Coffee contains caffeine, which is the most commonly consumed psychoactive substance in the world.
Caffeine is also included in most commercial fat-burning supplements today — and for good reason.
Moreover, it’s one of the few substances known to help mobilize fats from your fat tissues and increase metabolism.
But does coffee really help you lose weight? This article takes a close look at the evidence.
Many biologically active substances found in coffee beans find their way into the final drink.
Several of them can affect metabolism:
- Caffeine: The main stimulant in coffee.
- Theobromine: The main stimulant in cocoa; also found in smaller amounts in coffee (1).
- Theophylline: Another stimulant found in both cocoa and coffee; has been used to treat asthma (2).
- Chlorogenic acid: One of the main biologically active compounds in coffee; may help slow the absorption of carbs (3).
The most important of these is caffeine, which is very potent and has been studied thoroughly.
By blocking adenosine, caffeine increases the firing of neurons and release of neurotransmitters like dopamine and norepinephrine. This, in turn, makes you feel more energized and awake.
Caffeine stimulates the nervous system, which sends direct signals to the fat cells, telling them to break down fat (8).
Epinephrine, also known as adrenaline, travels through your blood to the fat tissues, signaling them to break down fats and release them into your blood.
Of course, releasing fatty acids into your blood does not help you lose fat unless you are burning more calories than you consume through your diet. This condition is known as a negative energy balance.
You can reach a negative energy balance by either eating less or exercising more. Another complementary strategy is to take fat-burning supplements such as caffeine.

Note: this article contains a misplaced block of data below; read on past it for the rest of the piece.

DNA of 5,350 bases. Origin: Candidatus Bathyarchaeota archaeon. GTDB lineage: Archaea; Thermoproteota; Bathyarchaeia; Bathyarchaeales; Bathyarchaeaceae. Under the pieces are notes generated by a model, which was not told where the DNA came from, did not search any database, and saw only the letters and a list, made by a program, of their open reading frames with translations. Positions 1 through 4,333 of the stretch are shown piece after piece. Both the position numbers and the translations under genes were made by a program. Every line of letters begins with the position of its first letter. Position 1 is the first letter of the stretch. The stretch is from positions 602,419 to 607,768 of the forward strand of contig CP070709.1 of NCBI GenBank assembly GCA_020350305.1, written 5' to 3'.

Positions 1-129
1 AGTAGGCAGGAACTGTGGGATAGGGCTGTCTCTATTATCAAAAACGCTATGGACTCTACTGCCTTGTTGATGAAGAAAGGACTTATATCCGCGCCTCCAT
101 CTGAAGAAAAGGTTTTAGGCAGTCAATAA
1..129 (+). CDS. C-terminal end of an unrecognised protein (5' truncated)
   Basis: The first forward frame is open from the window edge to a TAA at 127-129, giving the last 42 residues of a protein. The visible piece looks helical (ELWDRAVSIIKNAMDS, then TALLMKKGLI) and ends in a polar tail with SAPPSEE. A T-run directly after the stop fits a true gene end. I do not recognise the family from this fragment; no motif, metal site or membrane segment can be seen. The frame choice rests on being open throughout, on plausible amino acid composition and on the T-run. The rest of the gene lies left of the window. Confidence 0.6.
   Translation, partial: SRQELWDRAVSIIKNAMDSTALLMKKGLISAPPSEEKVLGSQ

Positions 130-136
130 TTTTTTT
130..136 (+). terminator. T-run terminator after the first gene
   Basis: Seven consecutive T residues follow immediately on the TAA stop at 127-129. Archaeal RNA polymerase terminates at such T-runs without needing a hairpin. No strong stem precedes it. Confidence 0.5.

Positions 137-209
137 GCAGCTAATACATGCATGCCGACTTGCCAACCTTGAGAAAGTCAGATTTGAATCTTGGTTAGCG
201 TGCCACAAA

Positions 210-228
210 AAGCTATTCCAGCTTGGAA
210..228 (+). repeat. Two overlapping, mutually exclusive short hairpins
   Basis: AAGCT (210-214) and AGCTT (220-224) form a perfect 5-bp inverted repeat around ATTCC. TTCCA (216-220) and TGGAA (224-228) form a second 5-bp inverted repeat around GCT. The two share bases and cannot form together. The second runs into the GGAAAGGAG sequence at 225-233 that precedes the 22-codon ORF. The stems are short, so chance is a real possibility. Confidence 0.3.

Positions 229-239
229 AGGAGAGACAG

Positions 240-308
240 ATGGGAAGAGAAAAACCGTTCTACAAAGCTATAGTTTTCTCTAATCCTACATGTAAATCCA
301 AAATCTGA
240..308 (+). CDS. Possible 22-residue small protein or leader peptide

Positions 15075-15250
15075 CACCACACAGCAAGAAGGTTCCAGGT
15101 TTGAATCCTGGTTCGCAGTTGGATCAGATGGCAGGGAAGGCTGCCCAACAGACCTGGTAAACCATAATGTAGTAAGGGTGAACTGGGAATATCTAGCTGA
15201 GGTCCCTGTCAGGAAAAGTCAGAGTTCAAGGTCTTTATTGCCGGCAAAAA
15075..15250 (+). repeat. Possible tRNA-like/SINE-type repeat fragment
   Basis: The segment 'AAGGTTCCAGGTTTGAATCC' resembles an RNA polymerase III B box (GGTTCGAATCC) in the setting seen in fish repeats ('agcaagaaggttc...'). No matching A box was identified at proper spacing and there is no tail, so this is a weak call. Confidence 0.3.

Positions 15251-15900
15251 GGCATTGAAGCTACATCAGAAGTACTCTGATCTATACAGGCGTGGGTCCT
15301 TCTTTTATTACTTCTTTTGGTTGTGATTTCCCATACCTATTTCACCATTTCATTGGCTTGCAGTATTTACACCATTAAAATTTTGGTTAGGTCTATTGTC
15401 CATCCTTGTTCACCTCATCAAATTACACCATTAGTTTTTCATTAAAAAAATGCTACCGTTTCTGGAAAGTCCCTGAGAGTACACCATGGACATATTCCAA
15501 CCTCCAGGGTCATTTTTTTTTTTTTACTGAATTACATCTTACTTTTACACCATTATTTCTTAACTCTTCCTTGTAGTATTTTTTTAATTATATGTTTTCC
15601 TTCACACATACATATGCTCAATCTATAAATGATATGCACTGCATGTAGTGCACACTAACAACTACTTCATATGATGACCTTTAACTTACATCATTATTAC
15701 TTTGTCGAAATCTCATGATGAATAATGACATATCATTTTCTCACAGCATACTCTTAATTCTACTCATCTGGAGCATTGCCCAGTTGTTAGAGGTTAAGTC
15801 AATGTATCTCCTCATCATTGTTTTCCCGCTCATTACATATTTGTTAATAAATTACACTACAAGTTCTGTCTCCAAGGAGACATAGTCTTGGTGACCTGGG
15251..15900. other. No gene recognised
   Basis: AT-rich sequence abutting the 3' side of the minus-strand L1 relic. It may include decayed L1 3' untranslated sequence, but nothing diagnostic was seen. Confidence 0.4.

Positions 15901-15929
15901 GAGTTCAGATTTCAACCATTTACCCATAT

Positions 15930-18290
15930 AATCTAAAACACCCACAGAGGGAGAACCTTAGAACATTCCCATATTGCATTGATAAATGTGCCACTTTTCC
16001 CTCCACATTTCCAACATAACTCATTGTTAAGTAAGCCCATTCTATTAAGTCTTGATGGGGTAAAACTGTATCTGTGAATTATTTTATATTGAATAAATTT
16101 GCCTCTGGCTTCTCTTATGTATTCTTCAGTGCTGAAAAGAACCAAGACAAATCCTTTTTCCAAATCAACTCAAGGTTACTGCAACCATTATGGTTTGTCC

Caffeine can also speed up your metabolism, as discussed in the next chapter.
The rate at which you burn calories at rest is called resting metabolic rate (RMR).
The higher your metabolic rate, the easier it is for you to lose weight and the more you can eat without gaining weight.
Interestingly, most of the increase in metabolism is caused by an increase in fat burning (13).
Unfortunately, the effect is less pronounced in those who are obese.
One study showed that caffeine increased fat burning by as much as 29% in lean people, while the increase was only about 10% in obese individuals (14).
The effect also appears to decrease with age and is greater in younger individuals (15).
There is one major caveat: people become tolerant to the effects of caffeine over time (16).
In the short term, caffeine can boost the metabolic rate and increase fat burning, but after a while people become tolerant to the effects and it stops working.
But even if coffee doesn't make you expend more calories in the long term, there is still a possibility that it blunts appetite and helps you eat less.
In one study, caffeine had an appetite-reducing effect in men, but not in women, making them eat less at a meal following caffeine consumption. However, another study showed no effect for men (17, 18).
Even though caffeine can boost your metabolism in the short term, this effect is diminished in long-term coffee drinkers due to tolerance.
If you're primarily interested in coffee for the sake of fat loss, it may be best to cycle your coffee drinking habits to prevent a buildup of tolerance. Perhaps cycles of two weeks on, two weeks off is best.
Of course, there are plenty of other great reasons to drink coffee, including the fact that coffee is one of the single largest sources of antioxidants in the Western diet.
Whether coffee or caffeine can help you lose weight in the long term may depend on the individual. At this point, there is no evidence of such long-term effects.